How to Make Sri Lankan Dosa

11 mins read

Last Updated on September 16, 2022

You can try to make this delicious Sri Lankan dish by following the recipe in this article. Then, you can also experiment with the cost of ingredients. Besides, you will get a good idea of how to make this dish in a fraction of the time. So, let’s begin! Read on to discover how to make a delicious dosa! After all, it is worth trying it!


The basic preparation is the same for a typical Sri Lankan dosa. Begin by heating a large cast-iron skillet over medium-high heat. Pour 1/4 cup of the fermented batter into the center of the skillet. Spread the batter using the base of a measuring cup or ladle to cover the entire surface. Continue to spread the batter until the edges are crispy and the base is lightly browned. Once the dosa is nearly done, spoon potato filling onto the dosa and fold or roll up the dosa. Once cooked, serve with chutney and a garnish of coriander leaves.

To make the filling, first prepare the potatoes. Cut them into 2cm pieces and cook them in salted water. Next, mix the garlic, chilli, and ginger. Blend these ingredients to make a paste. Heat oil over medium heat. Add mustard seeds and curry leaves. Stir for a few minutes. Then, add the potato mixture and cook for another 3-4 minutes. When done, drain the potatoes and let them cool.

The batter should be slightly chilled before pouring it into the pan. Once the batter has chilled, it should be brought to room temperature before cooking the dosas. While the dosas are cooking, you can use the leftover batter to make more dosas. If you prefer, you can freeze the batter in two batches. Be sure to use a baking sheet to prevent the batter from drying out. The batter makes about 7 to eight dosas, depending on your preference.

While the basic version of a dosa is made from paper, masala dosa is a dosa filled with spicy vegetable mixtures. There are many variations of dosa recipes, and different regions of Sri Lankan have their own chutneys and sauces. Dosa originated in the 6th century and is a staple meal for Tamil Indians. It is gluten-free and high in carbohydrates. Dosa is also low in sodium and contains only rice and lentils.

If you are planning to visit Sri Lanka, you should be aware of the cultural differences that make this country unique. For instance, the food is delicious, and it is easy to find authentic Sri Lankan recipes. They’re also inexpensive and traditional. If you’re looking for a great recipe for Sri Lankan dosa, try browsing through the websites below. They feature images of Sri Lankan food hoppers and family wedding cake recipes in the language.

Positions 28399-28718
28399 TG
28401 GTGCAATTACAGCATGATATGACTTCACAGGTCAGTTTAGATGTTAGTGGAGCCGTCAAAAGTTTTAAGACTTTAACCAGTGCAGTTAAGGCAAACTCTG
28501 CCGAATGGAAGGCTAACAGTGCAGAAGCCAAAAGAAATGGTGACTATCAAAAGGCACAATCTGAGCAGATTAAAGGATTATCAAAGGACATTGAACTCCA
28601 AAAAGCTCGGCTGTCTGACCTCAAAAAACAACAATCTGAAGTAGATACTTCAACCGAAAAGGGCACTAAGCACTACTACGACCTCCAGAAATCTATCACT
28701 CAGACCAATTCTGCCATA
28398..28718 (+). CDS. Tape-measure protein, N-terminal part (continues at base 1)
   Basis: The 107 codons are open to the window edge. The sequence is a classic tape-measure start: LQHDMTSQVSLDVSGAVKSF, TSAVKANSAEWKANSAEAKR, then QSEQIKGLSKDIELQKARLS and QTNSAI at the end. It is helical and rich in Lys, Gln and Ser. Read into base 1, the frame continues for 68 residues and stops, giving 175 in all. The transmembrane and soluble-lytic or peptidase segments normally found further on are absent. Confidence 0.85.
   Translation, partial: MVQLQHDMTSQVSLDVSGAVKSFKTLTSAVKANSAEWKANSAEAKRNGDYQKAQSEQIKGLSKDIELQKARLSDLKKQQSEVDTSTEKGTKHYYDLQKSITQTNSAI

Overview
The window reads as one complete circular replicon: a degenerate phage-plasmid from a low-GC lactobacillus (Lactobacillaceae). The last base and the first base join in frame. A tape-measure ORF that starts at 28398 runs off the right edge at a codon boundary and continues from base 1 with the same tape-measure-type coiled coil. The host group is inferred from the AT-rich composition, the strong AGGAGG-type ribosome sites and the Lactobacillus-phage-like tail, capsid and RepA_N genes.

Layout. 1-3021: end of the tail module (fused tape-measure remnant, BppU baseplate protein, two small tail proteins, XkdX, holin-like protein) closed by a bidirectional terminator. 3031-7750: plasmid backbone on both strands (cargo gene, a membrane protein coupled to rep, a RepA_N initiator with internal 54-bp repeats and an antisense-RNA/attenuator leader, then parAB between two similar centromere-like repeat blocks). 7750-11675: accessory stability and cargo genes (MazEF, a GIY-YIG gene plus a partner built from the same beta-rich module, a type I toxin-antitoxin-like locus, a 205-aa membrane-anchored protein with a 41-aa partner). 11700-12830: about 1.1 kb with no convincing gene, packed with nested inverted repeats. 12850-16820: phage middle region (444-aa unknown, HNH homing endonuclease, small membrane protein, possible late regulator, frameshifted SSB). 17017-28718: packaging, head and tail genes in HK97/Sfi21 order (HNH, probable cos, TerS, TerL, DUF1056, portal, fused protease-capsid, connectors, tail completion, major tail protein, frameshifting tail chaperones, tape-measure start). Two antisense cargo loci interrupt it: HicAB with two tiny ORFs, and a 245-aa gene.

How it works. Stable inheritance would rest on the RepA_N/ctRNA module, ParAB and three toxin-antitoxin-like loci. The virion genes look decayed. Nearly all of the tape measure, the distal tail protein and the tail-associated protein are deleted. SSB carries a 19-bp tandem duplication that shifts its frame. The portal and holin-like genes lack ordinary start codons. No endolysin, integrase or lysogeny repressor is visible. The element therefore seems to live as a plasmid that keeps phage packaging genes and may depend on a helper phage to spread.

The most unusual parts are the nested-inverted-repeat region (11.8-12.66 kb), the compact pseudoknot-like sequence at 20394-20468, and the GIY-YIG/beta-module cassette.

Using an offset spatula

If you are looking for an easy way to make Sri Lankan dosa, then this recipe is for you. You can prepare this delicious, quick, and healthy breakfast food in a few minutes. To make a perfect dosa, you need to start with a ladle of batter. Spread the batter in the pan to make sure that the sides are evenly coated. You should also keep the water level above the batter.

To start, you should use a cast-iron skillet with medium-high heat. Pour 1/4 cup of fermented batter into the center of the skillet. Spread it out using the base of a measuring cup or ladle until it covers the entire surface. Once you reach the edges, drizzle the dosa with ghee. Cook until the dosa’s underside turns golden. Remove it with an offset spatula and transfer it to a large plate. Repeat this process with the remaining batter.

Offset spatulas are inexpensive kitchen utensils that are angled and have a thin metal blade. Offset spatulas can be used for many different tasks, including making Sri Lankan dosa. They are a great tool for beginners and professionals alike, and are great for a variety of other cuisines. The best part is that offset spatulas are made with durable stainless steel for maximum food safety.

Paper dosas are one of the most common types of dosa. Masala dosas are filled with spicy vegetables. Various regions of Sri Lanka have different types of dosa recipes and chutneys. Originally, the dosa originated from Tamil Indians around the 6th century A.D. Dosas are low-fat, high-carbohydrate, and gluten-free.